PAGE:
We need some of that magic for the NYU expansion plan. The present NYU 2031 plan is a problem. I’d like to see the 12th Floor find a way to rally the faculty around a plan to give NYU the additional space that it so desperately needs on the Washington Square campus. To be honest, I’m no fan of many of NYU’s Washington Square building projects; indeed, my wife and I, after ending our decade-long appointments as Faculty Fellows in Residence at University Hall, elected not to take an apartment in Washington Square Village, preferring instead to have most of our belongings put in deep storage somewhere. We were frankly afraid of how the building project in Washington Square Village was likely to take shape.

I nevertheless do accept the argument that Robert Moses has already de-Villageified those superblocks around Washington Square Village and Silver Towers and that it makes sense for NYU to build there. I think it’s sad that NYU’s original plan to build on part of the landmarked (!) I.M. Pei site was blocked in what struck me then as a knee-jerk response by the neighborhood: the revised building plan strikes me as much worse. And, really, what Village denizen actually likes those towers, landmarked or not? Using their landmarked status to thwart NYU’s buildling plans strikes me as cynical and Machiavellian.

In any case, we need a plan for expansion,  but I think we can do better than we have done thus far in conceiving the plan and rallying support for it.

From my vantage point in Abu Dhabi, however, what’s most pressing is that NYU not blow the opportunity that the idea of the global network university represents. And we’ll do just that if we make the mistake of believing that our global network university is already fully established. Too often in my NYU career I’ve encountered this attitude: “We thought of it today. We wish we’d done it yesterday. Tomorrow we will claim it is done.” We need to resist thinking that way about the GNU. From what I can see at the moment, there’s too much “operationalizing” and not enough “conceptualizing” or just plain “thinking.”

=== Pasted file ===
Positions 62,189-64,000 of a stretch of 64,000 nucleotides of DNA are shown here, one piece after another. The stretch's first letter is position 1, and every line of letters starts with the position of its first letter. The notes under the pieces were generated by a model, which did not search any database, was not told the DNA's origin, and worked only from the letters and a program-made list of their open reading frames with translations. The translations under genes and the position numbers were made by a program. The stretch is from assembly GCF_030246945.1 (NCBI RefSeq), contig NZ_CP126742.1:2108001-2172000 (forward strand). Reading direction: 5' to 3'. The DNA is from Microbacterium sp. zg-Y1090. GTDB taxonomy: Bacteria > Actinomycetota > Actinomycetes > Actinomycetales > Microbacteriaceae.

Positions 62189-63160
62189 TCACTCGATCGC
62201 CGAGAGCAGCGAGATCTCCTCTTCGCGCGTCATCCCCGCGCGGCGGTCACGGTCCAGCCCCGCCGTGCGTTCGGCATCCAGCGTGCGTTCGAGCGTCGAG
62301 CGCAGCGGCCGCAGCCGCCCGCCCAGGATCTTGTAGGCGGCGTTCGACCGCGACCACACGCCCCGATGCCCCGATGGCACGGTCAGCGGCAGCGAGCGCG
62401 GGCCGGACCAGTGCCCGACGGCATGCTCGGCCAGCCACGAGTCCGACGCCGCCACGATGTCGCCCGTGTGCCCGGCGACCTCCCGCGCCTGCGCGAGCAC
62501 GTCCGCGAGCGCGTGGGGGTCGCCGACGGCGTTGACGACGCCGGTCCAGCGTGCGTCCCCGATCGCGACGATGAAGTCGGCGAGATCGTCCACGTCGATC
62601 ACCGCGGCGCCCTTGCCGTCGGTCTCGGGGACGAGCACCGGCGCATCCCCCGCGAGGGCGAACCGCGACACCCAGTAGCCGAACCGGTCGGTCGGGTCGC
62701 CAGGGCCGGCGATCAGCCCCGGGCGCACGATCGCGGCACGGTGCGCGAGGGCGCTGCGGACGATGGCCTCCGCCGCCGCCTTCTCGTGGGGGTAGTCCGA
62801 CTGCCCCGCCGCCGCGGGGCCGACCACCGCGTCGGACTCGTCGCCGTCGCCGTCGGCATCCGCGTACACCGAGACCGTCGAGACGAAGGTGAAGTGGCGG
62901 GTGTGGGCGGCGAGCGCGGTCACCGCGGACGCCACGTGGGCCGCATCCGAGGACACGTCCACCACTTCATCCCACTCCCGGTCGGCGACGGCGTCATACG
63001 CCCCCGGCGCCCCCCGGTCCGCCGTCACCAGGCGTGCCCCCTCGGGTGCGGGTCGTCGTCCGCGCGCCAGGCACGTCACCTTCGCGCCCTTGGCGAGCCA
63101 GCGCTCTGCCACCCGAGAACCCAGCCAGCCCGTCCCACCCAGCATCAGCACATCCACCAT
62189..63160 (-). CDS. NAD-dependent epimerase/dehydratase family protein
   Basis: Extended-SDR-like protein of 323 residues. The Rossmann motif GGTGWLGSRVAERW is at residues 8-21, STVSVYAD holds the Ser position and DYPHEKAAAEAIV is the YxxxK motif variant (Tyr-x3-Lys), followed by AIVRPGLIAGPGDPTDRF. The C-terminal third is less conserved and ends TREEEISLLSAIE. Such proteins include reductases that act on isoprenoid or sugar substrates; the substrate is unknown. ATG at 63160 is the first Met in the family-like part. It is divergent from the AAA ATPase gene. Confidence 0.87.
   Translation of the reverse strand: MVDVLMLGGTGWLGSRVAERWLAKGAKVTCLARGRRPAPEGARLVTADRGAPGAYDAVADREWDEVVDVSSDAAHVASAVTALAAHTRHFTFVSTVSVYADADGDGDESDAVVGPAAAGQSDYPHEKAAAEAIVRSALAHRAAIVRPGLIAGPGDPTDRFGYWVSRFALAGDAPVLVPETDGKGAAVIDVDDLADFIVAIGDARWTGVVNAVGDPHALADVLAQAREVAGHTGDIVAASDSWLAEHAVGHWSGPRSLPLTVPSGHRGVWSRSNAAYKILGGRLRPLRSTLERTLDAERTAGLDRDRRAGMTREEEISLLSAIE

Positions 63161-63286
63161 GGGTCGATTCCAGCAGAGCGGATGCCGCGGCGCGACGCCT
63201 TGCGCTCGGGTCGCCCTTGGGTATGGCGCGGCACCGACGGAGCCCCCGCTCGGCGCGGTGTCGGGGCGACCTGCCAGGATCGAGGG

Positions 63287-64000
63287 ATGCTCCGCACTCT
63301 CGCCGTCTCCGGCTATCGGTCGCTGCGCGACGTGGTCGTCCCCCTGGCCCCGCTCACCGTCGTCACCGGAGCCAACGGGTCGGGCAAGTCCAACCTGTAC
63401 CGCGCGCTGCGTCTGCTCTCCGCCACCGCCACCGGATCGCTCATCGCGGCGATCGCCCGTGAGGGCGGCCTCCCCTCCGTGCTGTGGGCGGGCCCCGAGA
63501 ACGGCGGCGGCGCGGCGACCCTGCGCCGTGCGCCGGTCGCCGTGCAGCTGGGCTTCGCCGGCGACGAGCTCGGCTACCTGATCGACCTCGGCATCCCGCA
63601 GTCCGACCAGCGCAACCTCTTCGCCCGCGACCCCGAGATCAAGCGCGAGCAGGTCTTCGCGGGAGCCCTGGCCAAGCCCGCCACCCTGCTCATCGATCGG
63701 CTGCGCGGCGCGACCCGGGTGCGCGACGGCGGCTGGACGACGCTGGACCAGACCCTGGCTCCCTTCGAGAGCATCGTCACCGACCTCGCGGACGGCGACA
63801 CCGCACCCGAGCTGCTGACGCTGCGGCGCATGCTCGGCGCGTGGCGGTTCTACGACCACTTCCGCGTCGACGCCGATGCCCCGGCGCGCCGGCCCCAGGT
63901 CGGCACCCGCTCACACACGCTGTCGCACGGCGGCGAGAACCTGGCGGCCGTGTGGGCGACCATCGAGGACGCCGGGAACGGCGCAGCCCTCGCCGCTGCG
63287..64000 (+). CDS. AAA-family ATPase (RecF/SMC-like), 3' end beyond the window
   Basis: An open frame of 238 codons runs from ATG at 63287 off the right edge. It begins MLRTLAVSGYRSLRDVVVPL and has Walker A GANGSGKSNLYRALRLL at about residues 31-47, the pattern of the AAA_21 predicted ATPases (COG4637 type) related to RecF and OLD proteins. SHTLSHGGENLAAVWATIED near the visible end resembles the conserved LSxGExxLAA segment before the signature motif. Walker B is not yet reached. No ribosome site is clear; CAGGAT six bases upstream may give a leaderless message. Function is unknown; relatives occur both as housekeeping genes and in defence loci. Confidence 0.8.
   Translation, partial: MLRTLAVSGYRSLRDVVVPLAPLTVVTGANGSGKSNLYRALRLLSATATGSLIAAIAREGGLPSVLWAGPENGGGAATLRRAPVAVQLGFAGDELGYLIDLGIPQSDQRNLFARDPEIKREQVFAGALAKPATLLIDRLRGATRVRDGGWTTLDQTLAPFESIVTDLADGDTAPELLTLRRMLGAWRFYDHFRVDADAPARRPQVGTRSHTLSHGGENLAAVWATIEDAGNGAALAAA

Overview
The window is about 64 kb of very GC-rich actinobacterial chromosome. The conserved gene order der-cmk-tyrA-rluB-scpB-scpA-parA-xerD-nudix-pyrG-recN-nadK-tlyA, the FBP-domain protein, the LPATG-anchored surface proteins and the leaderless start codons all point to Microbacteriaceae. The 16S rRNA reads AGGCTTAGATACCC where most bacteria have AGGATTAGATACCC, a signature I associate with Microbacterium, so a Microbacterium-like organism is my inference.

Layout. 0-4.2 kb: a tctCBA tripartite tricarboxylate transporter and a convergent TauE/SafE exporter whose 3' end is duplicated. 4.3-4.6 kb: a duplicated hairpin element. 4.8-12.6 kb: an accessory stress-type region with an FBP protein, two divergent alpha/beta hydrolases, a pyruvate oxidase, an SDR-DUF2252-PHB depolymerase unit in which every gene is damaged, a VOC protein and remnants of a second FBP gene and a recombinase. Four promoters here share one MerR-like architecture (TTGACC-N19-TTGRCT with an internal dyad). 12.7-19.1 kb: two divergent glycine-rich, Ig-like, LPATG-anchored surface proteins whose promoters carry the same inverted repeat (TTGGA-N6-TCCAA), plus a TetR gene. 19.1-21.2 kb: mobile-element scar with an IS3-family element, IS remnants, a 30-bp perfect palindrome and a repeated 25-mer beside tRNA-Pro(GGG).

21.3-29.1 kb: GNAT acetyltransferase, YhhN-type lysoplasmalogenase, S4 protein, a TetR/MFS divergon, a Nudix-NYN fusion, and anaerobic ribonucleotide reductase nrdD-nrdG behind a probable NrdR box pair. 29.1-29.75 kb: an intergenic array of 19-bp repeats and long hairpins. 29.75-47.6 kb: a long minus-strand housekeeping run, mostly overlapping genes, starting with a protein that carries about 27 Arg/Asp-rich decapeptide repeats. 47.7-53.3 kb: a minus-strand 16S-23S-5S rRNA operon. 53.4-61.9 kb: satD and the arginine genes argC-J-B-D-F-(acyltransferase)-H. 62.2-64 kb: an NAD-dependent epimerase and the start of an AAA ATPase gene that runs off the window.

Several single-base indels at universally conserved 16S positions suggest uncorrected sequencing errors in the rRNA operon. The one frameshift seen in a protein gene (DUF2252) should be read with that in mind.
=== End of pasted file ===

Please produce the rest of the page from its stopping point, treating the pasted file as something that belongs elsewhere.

The GNU is a brilliant idea, but I’m convinced that it will fail if we don’t admit that it is a work-in-progress that will take us time, maybe two decades, to realize fully. We need to find ways to encourage what I call “grassroots” collaboration between faculty members around the network — in New York, Abu Dhabi, and the study-away sites — on pedagogical and research initiatives. Those will be the lasting ties between our sites, not the kind of mandated connections at the departmental level that are presently creating resentment on the Square and in Abu Dhabi.

The GNU will not be worth anything if it doesn’t enable us — as faculty, students, and administrators — to have conceptual and practical breakthroughs that we couldn’t have had without it. And so, you ask, what is it that the GNU will enable us to think and do that we haven’t already thought and done?

I don’t know. And I like it that way for now. The GNU a work-in-progress, and it will succeed only when more of us become committed to its ideals and potential and work together to develop, explore, and realize them.

I think John Sexton is sincere in his embrace of fallibilism. I think he is committed to listening, and to becoming a better listener, and to creating the kinds of meaningful institutional conversations that we desperately need in order to make the GNU a success.

We’ve done a lot. We can do more. We can do better. I think we will.

Just one humble faculty member’s — I mean administrator’s … well, whatever I am, it’s just my opinion. And my fervent hope.